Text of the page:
Friday, November 23, 2007

Bookkeeping: Closing Fluor (FLR)

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I am closing out my smallish position in Fluor (FLR) late in the abbreviated session today. The price I sold at was $135 and this was a 1.1% stake ($12.2K). Fluor was part of my basket of infrastructure names, but this was a recent addition, added very early this month and due to the technical breakdown in this name, along with the fact it is the most expensive in the group I am going to close it out for now and stick to stronger names in the group. (not that many left are strong)

Fluor had dropped from $176 (in late October) to $146 which was its 50 day moving average, so I bought at the time (early November) with the intention of seeing the 50 day moving average hold. This is always the risk on buying stocks on pullbacks - sometimes they bounce sometimes they falter and continue downward. In Fluor's case it was the latter, and while the stock has been stable trading in the $132-$136 range for the better part of the last week, despite a lot of weakness in the market, I am simply going to focus on stocks with better charts in the near term in this group. While it sounds like a fancy term, one negative situation that has just occurred in the Fluor chart is a death cross, which is simply when a shorter term moving average crosses below a long term - in this case the 20 day has moved below the 50 day, which is a sign of near term weakness. While the stock has held up quite well, if the market further weakens, the stock might not be holding up going forward.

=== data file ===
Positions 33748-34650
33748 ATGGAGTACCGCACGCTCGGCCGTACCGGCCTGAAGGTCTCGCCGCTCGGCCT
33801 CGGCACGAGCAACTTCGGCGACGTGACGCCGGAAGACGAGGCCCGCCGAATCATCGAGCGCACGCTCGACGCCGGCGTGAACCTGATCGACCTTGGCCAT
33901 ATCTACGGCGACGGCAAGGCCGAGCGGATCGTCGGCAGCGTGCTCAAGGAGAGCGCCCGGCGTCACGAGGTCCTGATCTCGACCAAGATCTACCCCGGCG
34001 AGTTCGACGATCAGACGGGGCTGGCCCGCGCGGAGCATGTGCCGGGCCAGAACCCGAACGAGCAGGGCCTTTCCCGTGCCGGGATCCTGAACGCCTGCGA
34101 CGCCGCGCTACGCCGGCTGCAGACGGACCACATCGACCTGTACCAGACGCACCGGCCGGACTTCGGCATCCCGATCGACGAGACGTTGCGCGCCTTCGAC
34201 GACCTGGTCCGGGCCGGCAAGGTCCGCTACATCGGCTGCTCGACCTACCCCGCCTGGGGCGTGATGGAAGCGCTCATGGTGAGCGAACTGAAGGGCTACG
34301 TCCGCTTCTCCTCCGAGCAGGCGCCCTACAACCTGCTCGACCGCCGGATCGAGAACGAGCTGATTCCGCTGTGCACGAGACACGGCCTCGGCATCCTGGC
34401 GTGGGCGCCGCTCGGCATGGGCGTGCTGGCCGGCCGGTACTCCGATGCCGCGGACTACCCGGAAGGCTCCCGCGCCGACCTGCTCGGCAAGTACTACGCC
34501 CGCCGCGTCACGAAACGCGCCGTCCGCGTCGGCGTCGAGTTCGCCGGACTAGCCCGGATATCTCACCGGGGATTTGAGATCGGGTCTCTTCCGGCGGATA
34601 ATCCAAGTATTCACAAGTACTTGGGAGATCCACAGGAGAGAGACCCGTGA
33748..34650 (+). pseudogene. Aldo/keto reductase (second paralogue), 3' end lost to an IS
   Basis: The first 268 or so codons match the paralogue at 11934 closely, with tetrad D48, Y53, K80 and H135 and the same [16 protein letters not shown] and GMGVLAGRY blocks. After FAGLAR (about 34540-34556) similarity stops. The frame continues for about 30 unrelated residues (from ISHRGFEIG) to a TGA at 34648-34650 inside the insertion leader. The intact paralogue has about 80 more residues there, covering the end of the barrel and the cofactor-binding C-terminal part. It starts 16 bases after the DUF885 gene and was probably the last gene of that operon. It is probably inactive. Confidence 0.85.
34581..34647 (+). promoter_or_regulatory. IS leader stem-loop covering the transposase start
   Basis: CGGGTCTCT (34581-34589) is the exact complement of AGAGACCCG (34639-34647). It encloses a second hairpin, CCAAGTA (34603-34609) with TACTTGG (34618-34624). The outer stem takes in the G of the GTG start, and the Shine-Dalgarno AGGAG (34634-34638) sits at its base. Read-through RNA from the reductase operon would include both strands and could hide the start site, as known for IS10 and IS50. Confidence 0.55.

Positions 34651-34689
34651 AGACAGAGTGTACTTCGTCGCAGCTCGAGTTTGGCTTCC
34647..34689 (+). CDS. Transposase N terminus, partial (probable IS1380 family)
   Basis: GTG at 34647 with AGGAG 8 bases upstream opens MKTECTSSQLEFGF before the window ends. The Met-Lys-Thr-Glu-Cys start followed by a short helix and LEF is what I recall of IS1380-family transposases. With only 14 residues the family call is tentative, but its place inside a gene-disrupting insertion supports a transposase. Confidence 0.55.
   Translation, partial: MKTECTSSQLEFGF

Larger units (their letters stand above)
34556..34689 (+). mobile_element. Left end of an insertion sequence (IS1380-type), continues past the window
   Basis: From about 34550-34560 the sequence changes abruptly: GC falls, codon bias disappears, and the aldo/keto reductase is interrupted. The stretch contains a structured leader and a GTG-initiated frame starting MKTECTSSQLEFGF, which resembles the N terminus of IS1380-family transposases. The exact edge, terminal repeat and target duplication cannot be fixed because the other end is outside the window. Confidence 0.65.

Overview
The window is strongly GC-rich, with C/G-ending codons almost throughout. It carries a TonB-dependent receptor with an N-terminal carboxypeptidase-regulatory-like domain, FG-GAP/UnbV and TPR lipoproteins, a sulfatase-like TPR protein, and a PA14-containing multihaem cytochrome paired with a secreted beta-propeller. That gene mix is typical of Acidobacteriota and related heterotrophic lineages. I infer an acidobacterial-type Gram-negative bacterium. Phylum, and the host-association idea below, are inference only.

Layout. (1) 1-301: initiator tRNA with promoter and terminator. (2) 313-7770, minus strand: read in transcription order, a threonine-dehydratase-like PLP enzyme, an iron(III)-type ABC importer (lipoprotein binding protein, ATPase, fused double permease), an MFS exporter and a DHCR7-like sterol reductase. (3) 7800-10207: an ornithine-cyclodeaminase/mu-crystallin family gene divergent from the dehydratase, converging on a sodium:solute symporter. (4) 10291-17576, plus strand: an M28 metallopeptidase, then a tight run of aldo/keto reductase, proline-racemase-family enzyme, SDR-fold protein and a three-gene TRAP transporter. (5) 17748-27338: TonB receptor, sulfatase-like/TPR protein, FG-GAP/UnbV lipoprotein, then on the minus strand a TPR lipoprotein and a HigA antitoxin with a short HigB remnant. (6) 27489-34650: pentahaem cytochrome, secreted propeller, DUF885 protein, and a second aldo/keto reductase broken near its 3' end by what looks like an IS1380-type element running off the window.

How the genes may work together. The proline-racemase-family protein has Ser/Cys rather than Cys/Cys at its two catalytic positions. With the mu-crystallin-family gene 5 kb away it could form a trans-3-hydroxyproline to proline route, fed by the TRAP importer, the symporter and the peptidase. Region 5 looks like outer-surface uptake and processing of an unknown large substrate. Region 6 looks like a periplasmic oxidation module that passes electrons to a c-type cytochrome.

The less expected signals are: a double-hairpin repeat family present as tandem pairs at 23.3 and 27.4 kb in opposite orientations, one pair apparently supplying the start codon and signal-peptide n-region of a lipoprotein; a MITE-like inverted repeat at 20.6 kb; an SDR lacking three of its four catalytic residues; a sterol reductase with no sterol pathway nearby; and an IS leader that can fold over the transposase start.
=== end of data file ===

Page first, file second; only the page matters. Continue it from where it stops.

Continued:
The 200 day moving average is $116 and thats where August lows were as well, so *if* the market continues its downward trend, this could be an area where Fluor weakens to. Conversely a quick move back above $142 (50 day moving average) would be bullish, but right now the stock could go either way - so I am taking the cautious road. I will book this 9% loss with hopes it saves me from a potentially larger loss. Again, for those who do not use technical analysis it might seem strange to prefer to buy something at $142 rather than $135, but a move above a trend line would be a show of strength so paying up a bit for this insurance is worth it. Most of the major positions (>2%) in the fund are still above their 50 day moving average trend line, even in this extremely poor market.

I still like this group as a whole, but the multi year backlogs and international exposure to governments and companies flush with cash is being ignored at this time.

I did buy some more UltraShort positions going into the close with this cash since I had lightened up a lot Wednesday; as the S&P500 once again jumped back to 1440 (the magic number)...

No position


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